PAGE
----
The money lost to Fonterra would be better used to improve the long term state of our waterways and to contribute to a national water resource investment plan etc.

  4. Paula Bennett’s ministry has told contracted social workers in Northland not to feed children in school lunches (part of a strategy to reduce theft and truancy).

    The Northland MP says it would encourage parents not to feed their children if others fed those who were hungry.

    Wonder what he thinks about Fonterra’s plan for milk in schools …

    http://www.nzherald.co.nz/politics/news/article.cfm?c_id=280&objectid=10780696

    MOU – propose the government have a programme to feed children in poor area schools?

  5. http://whoar.co.nz/2012/commentwhoar-i-am-being-occupied-by-the-animals/

    ed:..as i sit here compiling this whoar-beast…

    ..there is a small dog sound asleep on my lap…

    ..and a cat sound asleep on my right shoulder…

    ..with it’s head/nose snuggled in against the back of my kneck..

    ..(it tickles..)

    ..large dog is lying on sofa..

    ..looking on balefully..

    ..and wishing it was smaller….

    (cat has just stirred into a purr…)

    (update:..large dog has woken everyone up..

    ..and is leaning in..bullying me..

    ..telling me it is time we went for the morning run to the park…

    ..she is an eye-dog…and she just locks in on me…ears standing up..

    ..her mood/attitude best described as plaintive/insistant/assured…

    ..(it cracks me up…

    ..she plays me like a violin..)

    phil(whoar.co.nz)

  6. FBI calls the shots

    After the SOPA protest last week that blacked out much of the worlds internet, international raids initiated by the United States government took down one of the worlds largest cyberlocker sharing websites, clearly showing that copyright law enforcement is already too powerful…

  7. dbuckley

    Films and TV can’t exist without technology, they are basically technological art forms. Take away the camera, and there is no film or TV, and whats left isn’t theatre.

    Films continue to control theatre distribution by using old technology ie 35mm film, which is not easily copied. Studios make most of their money from ticket sales. The changes have affected the video industry the most. TV will survive because it’s convenient.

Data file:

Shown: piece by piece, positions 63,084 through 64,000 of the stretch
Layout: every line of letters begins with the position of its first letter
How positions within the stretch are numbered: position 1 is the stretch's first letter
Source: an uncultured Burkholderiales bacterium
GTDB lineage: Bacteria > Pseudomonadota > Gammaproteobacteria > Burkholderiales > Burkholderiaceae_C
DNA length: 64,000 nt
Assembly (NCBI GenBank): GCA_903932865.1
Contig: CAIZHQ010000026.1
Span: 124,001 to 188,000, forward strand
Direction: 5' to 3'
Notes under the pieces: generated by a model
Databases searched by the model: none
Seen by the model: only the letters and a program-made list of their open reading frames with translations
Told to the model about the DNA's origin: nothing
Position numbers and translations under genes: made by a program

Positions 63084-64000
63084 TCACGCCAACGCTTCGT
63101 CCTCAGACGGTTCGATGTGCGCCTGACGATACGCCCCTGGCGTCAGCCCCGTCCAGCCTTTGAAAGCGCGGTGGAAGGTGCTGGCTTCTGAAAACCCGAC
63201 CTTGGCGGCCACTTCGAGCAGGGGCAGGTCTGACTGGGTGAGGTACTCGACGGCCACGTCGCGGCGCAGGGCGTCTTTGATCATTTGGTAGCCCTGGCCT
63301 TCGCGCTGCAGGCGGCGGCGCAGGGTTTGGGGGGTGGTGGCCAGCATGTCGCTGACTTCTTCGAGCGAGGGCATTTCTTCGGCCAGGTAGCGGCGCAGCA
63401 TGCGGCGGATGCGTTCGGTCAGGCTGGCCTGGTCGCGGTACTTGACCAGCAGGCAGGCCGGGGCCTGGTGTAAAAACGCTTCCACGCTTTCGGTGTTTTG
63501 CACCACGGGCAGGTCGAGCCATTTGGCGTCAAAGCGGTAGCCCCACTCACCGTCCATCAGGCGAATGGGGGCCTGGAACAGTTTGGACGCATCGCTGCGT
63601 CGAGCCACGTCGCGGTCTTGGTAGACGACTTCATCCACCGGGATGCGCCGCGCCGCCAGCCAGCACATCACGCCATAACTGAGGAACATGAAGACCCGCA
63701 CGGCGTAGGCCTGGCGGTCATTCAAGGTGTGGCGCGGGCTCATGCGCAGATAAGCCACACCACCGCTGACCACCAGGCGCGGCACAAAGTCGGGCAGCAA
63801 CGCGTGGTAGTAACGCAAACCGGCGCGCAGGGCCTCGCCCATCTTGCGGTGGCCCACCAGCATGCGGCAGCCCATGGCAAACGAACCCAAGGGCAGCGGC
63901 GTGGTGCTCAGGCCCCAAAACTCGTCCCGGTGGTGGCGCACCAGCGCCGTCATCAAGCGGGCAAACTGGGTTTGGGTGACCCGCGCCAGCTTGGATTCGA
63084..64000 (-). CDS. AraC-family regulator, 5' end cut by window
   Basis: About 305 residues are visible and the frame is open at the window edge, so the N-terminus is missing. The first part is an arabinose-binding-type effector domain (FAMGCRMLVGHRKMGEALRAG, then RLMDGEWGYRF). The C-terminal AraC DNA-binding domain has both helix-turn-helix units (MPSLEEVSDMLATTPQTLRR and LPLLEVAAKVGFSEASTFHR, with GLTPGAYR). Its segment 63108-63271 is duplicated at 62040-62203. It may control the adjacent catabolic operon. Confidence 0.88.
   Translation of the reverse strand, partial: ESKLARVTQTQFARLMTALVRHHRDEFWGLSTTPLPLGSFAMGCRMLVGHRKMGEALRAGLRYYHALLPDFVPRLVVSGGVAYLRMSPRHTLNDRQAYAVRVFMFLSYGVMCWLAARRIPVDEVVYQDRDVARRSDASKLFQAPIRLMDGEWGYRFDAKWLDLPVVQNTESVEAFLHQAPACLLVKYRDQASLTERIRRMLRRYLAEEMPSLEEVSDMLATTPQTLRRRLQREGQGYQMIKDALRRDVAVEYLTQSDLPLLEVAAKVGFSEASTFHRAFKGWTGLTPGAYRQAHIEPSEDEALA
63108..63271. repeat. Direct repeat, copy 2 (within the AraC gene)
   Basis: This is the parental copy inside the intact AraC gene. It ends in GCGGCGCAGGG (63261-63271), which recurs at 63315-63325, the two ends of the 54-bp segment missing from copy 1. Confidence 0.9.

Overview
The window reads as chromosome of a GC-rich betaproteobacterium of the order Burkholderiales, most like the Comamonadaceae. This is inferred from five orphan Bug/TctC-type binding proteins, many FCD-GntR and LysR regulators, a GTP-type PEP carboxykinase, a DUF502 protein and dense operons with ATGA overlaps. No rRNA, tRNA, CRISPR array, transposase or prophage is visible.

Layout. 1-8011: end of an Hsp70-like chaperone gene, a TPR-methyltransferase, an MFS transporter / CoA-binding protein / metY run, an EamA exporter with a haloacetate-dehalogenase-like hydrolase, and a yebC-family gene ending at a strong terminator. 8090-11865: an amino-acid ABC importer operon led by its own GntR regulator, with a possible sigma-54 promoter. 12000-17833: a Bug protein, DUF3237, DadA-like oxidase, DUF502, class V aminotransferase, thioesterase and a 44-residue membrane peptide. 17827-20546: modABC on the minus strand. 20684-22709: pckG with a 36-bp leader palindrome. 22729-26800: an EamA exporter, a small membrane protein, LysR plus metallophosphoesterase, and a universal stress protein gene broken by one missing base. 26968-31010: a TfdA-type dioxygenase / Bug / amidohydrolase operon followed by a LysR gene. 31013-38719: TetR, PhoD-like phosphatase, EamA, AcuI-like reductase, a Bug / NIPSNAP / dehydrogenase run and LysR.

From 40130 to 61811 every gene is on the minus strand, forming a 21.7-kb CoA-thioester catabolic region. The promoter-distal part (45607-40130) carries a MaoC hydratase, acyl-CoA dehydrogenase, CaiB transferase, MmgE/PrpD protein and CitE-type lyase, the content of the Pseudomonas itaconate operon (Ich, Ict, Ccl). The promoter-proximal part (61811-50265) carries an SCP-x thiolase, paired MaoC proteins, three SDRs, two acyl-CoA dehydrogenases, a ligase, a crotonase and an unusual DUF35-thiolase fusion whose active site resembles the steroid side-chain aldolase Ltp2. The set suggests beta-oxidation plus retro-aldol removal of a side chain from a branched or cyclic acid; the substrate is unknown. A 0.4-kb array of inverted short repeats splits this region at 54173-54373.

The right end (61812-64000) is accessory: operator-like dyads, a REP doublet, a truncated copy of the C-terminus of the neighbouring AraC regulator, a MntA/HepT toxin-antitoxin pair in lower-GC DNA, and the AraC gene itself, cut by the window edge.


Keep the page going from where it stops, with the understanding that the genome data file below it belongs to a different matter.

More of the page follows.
~

    When a house is not your home

    It’s worth noting that over reliance on the free market system, something the Act party often promotes, is what got us into the mess in the first place.

  8. …but my concern is that if movie makers and television show makers can no longer cover their costs, then we will not see any new movies or television.

    This is why I note that music is different. Films and TV can’t exist without technology, they are basically technological art forms. Take away the camera, and thre is no film or TV, and whats left isn’t theatre.

    Music, however, can exist without any mechanism to distribute it. The music distribution mechanism is not required in order for music to be made.

    The problem with music is decoupling the music industry from the copyright payments. When we needed distribution mechanisms (such as vinyl, CDs, pre-recorded cassettes) it made reasonable sense to have the media duplicators manage the copyright fees for the artists. Now that link is a boat-anchor around innovation, and the distributors are using it to both stifle innovation and to prolong their own existence.

  9. Megaupload was charging people if they wanted faster transfer speeds… that’s how they afforded all the things the cops are currently seizing. Other formats such as BitTorrent, Limewire (closed down), Freenet, FastTrack etc take a certain amount of technical ability… so there is a natural inclination of many to use mainstream services.